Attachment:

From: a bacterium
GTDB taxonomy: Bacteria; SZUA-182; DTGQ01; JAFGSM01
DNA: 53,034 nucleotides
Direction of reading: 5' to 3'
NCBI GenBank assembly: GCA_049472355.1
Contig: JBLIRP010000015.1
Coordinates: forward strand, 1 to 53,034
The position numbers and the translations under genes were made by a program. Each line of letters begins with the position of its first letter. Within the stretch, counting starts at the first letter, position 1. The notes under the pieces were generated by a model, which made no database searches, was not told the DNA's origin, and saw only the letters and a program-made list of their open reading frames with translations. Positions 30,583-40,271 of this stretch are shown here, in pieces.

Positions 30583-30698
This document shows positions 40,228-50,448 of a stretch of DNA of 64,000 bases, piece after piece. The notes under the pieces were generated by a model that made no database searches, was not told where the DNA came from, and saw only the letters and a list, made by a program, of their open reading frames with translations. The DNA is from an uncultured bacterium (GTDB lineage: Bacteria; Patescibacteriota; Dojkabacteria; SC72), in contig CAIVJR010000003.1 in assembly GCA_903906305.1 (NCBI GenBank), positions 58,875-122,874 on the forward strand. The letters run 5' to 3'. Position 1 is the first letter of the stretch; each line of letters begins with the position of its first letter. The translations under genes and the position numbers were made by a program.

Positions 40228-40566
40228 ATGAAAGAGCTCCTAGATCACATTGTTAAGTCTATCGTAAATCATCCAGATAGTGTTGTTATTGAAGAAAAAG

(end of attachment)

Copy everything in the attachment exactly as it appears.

From: a bacterium
GTDB taxonomy: Bacteria; SZUA-182; DTGQ01; JAFGSM01
DNA: 53,034 nucleotides
Direction of reading: 5' to 3'
NCBI GenBank assembly: GCA_049472355.1
Contig: JBLIRP010000015.1
Coordinates: forward strand, 1 to 53,034
The position numbers and the translations under genes were made by a program. Each line of letters begins with the position of its first letter. Within the stretch, counting starts at the first letter, position 1. The notes under the pieces were generated by a model, which made no database searches, was not told the DNA's origin, and saw only the letters and a program-made list of their open reading frames with translations. Positions 30,583-40,271 of this stretch are shown here, in pieces.

Positions 30583-30698
This document shows positions 40,228-50,448 of a stretch of DNA of 64,000 bases, piece after piece. The notes under the pieces were generated by a model that made no database searches, was not told where the DNA came from, and saw only the letters and a list, made by a program, of their open reading frames with translations. The DNA is from an uncultured bacterium (GTDB lineage: Bacteria; Patescibacteriota; Dojkabacteria; SC72), in contig CAIVJR010000003.1 in assembly GCA_903906305.1 (NCBI GenBank), positions 58,875-122,874 on the forward strand. The letters run 5' to 3'. Position 1 is the first letter of the stretch; each line of letters begins with the position of its first letter. The translations under genes and the position numbers were made by a program.

Positions 40228-40566
40228 ATGAAAGAGCTCCTAGATCACATTGTTAAGTCTATCGTAAATCATCCAGATAGTGTTGTTATTGAAGAAAAAG